22. Internalise the externalities • The supply curve is based on the private costs paid by the steel firms, if they are allowed to dump pollutant s into the water for free the market equilibrium is at point B • At this quantity, society pays marginal price of A, on top of the price of Pc paid to the steel firms • The cost of pollution is not internalised by the seller and buyer of steel products • The firms who take into account the pollution cost to society, their marginal cost curve would become vertical sum. 2-
  23. CHAPTER 9 The Economics Of Information & Market Failure
  25. Public Goods • A public good is another type of good that leads to a market failure. • A public good is: • A good that is nonrivalous and nonexclusionary in consumption, and therefore, benefit persons other than those who buy the goods. • Nonrivalous consumption: the consumption of the good by one person does not preclude other people from also consuming the good. • Nonexclusionary consumption: once provided, no one can be excluded from consuming the good. 14-
  26. A VIDEO ABOUT “Public Good” M8
  27. Public Goods and Inefficiencies • Public goods leads the market to provide inefficient quantities since everyone gets to consume a public good once it is available, but individuals have little incentive to purchase the good; they prefer others to pay for it. • When a group of individuals rely on the efforts or payments of others to provide a good, we say there is a free-rider problem. 14-
  28. CHAPTER 9 The Economics Of Information & Market Failure
  30. Incomplete Information • Efficiently functioning markets require participants to have reasonably good information about prices, quality, available technologies, and the risks associated with working particular jobs or consuming particular products. • Market inefficiencies result when participants have incomplete information. • One severe source of market failure is asymmetric information, where some market participants have better information than others. Then buyers may refuse to purchase from sellers 14-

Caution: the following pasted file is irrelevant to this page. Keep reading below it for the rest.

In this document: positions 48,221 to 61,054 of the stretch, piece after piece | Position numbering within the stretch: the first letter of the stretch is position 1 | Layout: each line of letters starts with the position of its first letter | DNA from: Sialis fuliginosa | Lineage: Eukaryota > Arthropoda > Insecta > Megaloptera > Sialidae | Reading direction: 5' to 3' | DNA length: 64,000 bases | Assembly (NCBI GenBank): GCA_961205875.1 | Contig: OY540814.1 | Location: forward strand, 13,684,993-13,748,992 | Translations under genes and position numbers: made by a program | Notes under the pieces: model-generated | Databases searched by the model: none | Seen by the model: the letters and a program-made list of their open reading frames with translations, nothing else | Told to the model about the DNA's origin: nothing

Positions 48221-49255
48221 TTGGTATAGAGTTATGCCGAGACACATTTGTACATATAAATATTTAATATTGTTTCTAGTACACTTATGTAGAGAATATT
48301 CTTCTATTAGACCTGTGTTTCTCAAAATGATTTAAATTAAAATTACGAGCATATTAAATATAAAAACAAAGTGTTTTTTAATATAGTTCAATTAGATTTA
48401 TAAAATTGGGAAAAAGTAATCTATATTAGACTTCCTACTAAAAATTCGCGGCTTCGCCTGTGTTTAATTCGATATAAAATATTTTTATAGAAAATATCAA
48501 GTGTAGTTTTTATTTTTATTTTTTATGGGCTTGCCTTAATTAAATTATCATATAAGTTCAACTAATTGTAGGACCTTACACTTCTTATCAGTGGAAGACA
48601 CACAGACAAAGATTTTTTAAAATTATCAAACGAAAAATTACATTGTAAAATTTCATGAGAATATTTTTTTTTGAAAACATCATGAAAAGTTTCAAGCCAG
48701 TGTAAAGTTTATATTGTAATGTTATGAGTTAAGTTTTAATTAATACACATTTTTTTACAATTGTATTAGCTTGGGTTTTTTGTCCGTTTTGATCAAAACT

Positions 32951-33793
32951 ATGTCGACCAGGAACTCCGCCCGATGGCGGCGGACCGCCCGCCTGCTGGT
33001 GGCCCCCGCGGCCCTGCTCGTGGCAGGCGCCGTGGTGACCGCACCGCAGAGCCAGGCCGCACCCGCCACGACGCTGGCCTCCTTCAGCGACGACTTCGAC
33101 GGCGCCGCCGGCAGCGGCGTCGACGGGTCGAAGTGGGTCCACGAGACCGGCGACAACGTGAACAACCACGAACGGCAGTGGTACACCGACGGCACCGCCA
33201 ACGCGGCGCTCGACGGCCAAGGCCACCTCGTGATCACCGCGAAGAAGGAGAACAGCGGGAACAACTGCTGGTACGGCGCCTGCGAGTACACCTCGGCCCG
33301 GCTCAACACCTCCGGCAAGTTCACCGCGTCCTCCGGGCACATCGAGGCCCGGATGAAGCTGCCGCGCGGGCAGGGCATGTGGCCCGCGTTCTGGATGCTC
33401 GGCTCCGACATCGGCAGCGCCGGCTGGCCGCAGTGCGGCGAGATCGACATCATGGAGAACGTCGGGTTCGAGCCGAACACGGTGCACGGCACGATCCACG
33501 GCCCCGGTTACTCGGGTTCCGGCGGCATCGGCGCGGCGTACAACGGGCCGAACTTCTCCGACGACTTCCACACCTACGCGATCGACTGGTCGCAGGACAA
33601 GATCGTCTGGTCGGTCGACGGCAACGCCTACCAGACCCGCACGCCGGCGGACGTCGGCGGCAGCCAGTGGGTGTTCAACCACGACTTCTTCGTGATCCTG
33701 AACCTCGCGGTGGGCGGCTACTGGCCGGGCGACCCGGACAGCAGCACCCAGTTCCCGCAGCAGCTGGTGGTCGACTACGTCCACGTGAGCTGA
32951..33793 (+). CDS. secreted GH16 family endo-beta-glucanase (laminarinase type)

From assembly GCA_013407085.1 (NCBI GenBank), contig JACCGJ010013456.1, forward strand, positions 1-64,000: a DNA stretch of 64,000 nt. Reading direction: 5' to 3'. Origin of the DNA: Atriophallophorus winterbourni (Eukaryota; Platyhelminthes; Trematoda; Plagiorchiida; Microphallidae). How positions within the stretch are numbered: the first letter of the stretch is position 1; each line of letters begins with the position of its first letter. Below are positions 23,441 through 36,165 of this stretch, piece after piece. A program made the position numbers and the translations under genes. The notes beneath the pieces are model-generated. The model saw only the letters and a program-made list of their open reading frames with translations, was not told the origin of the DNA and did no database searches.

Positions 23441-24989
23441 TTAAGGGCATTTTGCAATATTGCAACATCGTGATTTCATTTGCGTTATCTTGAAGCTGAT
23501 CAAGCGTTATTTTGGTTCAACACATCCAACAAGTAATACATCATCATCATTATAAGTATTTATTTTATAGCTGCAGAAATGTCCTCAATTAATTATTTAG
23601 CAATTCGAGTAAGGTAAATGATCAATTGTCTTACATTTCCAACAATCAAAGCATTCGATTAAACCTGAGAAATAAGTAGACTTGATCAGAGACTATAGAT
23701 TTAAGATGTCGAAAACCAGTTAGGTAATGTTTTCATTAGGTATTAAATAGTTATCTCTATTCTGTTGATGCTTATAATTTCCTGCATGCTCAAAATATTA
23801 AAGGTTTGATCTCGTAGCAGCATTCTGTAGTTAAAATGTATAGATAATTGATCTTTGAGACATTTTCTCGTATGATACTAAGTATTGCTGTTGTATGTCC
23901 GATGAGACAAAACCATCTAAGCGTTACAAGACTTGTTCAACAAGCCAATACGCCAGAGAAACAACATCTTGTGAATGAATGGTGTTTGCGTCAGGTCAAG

31. A VIDEO ABOUT “Asymmetric Information” vMnU
  32. Resource Allocation and Rent Seeking • Rent Seeking: selfishly motivated efforts to influence another party’s decision. • Monopolist’s rent seeking creates a loss of social welfare and inequality of income distribution. • Monopolists tend to earn higher incomes than average, the existence of the monopoly in the economy will tend to increase the inequality of income distribution. • Government policies can improve the allocation of resources to alleviate market failures and maximise overall welfare. 14-
  33. Government policy • Regulation presents a number of problems in the case of natural monopolies. • If a monopoly can avoid regulation, it can receive private gains. • Monopoly spends much more on lobbying activities and avoids legislation by engaging in rent-seeking activities. • Government enforcement cost will be very high. • These policies, however, generally benefit some parties at the expense of others due to ‘free rider’ problem. 2-
  34. What is Quota? • A quota is a government restriction that limits the quantity of imported goods that can legally enter the country. • The implications of quota policy: • Reduces competition in domestic market • Higher domestic prices • Higher profits for domestic firms • Lower consumer surplus for domestic consumers • Conclusion: Domestic producers benefit at the expense of domestic consumers and foreign producers 14-
  35. What is Tariffs? • A tariff is designed to limit foreign competition in the domestic market to benefit domestic producers, which accrue at the expense of domestic consumers and foreign producers. • Lump-sum tariff: fixed fee that foreign firms must pay the domestic government to be able to sell in the domestic market. • Excise (per-unit) tariff: the fee an importing firm must pay to the domestic government on each unit it brings into the country. 14-
  36. Conclusion • Market power, externalities, public goods, and incomplete information create a potential role for government in the marketplace to remedy market failures. • Government’s presence creates rent-seeking incentives, which may undermine its ability to improve matters. 14-
  37. RECAP On Key Terms and Concepts 2-37
  38. Key terms • Deadweight loss • Incomplete information • Free rider problem • Rent seeking • Negative externalities • Property rights • Public goods • Nonrival consumption • Social welfare • Inequality 2-